Antibody Responses to Pneumococcal Vaccines Among HIV-Infected Adults.
Streptococcus pneumoniae is the major cause of bacterial infection in HIV-infected patients. The current pneumococcal vaccine is poorly efficacious in patients with a CD4 cell count lower than 500/mm3. This study will test the efficacy and safety of a new pneumococcal vaccine strategy in patients with a CD4 cell count between 200 and 500/mm3.
Biological: 7-valent pneumococcal conjugate vaccine (vaccine)
Biological: 23-valent pneumococcal conjugate vaccine (vaccine)
|Study Design:||Allocation: Randomized
Endpoint Classification: Efficacy Study
Intervention Model: Parallel Assignment
Masking: Open Label
Primary Purpose: Prevention
|Official Title:||Immunological Efficacy of a Prime-Boost Strategy Combining a 7-Valent Pneumococcal Conjugate Vaccine (PCV) Followed by a 23-Valent Pneumococcal Polysaccharide Vaccine (PPV) Versus PPV Alone in HIV-Infected Adults. ANRS 114 PNEUMOVAC.|
- Proportion of patients responders to 7 pneumococcal polysaccharides at W8
- Persistence of antibody responses at W24 and W96
- Clinical tolerance of pneumococcal vaccines at W8
- Evolution of the CD4 count and plasma HIV RNA load
- Immunological substudy (predictive factors of the antibody responses) at W24
|Study Start Date:||February 2003|
|Study Completion Date:||January 2006|
Streptococcus pneumoniae (SP) is the major cause of bacterial infection in HIV-infected patients. The 23-valent pneumococcal polysaccharide (PPV) is poorly immunogenic in patients with CD4 below 500 cells/mm3. The purpose of this multicentric national study is to evaluate whether a prime with a 7-valent pneumococcal conjugate vaccine (PCV), able to induce immunological memory, would improve immunogenicity against SP polysaccharides. 212 HIV-1 infected patients, with a CD4 count between 200 and 500/mm3, will be randomly assigned to one of two vaccine groups: PCV at Week 0 followed by PPV at Week 4 or PPV alone at Week 4. Evaluation will be done at week 8. The primary endpoint is the proportion of patients who had antibody responses against 7 pneumococcal polysaccharides at Week 8. Secondary endpoints include the persistence of antibody responses at Weeks 24 and 96, vaccines safety and occurrence of pneumococcal disease over time.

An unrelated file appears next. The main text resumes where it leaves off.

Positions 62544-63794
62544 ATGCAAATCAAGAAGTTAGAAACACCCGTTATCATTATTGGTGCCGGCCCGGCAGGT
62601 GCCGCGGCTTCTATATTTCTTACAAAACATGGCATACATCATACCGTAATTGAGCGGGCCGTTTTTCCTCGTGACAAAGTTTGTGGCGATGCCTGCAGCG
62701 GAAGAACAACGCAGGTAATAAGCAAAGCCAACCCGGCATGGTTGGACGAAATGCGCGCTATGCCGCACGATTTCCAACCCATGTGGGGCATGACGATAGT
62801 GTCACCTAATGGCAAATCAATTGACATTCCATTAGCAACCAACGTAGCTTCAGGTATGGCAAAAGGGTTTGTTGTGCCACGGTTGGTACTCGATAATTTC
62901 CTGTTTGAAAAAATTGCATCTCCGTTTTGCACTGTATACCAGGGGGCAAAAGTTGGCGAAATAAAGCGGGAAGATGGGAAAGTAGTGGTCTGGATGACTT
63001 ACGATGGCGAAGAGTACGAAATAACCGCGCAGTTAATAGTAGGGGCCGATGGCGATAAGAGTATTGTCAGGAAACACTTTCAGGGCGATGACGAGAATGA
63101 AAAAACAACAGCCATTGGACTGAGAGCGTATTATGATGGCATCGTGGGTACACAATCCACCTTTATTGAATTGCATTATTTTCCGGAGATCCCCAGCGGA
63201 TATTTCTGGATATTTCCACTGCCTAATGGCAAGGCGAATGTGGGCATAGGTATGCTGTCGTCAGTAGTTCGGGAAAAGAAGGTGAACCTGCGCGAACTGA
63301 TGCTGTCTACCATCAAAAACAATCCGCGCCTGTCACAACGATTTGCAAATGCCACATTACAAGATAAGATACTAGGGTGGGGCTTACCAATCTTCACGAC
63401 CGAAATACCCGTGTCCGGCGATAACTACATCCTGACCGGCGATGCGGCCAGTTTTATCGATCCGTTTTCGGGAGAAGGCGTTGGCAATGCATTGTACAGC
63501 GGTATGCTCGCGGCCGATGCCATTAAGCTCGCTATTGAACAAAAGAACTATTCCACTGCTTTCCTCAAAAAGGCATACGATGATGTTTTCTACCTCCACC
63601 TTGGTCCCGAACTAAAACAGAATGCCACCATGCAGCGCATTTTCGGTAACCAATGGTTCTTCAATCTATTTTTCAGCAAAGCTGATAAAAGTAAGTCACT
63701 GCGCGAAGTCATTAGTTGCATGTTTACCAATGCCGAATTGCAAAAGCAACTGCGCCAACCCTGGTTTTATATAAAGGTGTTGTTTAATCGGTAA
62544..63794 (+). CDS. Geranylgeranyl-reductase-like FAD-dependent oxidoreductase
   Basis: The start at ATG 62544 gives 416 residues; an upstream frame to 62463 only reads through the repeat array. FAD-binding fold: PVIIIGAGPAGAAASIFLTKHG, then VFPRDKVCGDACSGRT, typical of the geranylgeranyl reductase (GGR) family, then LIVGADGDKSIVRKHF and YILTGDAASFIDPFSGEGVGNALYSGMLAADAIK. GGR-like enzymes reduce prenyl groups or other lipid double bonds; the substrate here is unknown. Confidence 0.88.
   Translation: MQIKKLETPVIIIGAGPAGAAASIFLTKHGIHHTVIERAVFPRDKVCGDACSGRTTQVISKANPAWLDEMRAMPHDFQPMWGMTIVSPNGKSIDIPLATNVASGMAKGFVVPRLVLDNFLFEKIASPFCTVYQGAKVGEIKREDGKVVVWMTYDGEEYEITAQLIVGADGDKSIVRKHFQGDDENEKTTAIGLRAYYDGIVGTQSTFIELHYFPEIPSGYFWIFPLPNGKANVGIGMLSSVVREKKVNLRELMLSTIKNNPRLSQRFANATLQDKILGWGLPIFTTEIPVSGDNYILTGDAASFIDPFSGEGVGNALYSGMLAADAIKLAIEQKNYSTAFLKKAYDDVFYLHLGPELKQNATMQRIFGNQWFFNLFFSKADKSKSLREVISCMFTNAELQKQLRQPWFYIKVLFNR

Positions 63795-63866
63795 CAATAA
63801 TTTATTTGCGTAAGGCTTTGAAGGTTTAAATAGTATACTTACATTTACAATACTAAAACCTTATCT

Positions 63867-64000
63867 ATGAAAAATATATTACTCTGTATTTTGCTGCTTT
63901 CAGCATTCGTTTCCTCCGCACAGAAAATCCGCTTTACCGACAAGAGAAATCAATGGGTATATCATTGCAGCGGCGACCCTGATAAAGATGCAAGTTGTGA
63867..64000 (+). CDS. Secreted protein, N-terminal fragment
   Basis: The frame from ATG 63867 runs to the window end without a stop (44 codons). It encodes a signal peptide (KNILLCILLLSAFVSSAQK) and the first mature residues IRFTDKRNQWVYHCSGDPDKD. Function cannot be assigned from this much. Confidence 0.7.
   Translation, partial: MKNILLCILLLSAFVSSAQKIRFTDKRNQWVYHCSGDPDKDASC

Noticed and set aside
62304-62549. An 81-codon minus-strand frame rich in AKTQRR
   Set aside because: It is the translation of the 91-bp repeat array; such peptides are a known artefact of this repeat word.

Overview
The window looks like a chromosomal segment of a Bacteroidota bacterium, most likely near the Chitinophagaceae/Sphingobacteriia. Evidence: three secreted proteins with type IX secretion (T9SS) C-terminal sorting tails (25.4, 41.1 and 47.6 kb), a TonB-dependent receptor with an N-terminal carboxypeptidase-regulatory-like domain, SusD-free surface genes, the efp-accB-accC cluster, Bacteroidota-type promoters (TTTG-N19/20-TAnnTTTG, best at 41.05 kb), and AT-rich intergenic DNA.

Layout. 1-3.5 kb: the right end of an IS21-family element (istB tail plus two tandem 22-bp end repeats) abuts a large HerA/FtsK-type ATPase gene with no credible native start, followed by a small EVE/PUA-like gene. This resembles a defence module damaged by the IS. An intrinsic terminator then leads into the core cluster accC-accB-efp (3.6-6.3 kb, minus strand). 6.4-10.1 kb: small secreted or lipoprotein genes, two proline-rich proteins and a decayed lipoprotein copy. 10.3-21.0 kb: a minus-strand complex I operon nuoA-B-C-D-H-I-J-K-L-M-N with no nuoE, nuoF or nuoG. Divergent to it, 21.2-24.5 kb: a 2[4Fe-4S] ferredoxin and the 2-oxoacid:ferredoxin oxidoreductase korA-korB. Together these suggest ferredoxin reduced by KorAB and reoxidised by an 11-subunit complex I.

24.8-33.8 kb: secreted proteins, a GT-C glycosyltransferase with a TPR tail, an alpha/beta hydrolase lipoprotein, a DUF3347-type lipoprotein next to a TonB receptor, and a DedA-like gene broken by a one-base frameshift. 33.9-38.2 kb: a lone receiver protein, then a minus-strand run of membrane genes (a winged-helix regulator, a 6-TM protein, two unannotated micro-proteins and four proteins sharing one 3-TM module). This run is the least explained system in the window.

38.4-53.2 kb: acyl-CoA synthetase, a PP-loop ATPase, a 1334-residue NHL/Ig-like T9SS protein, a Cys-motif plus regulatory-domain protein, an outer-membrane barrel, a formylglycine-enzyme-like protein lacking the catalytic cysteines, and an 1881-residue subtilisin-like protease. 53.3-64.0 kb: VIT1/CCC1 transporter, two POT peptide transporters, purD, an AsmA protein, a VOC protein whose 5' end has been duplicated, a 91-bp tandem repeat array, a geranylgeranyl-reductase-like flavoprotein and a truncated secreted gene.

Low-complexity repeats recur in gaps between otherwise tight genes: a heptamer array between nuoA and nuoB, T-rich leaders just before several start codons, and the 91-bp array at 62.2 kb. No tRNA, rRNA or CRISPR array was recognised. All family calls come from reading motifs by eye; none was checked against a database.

Please refer to this study by its ClinicalTrials.gov identifier: NCT00148824
|Principal Investigator:||Philippe Lesprit, MD||Service d'Immunologie Clinique, Créteil, 94010, France|
|Study Director:||Geneviève Chêne, MD, PhD||INSERM unité 593|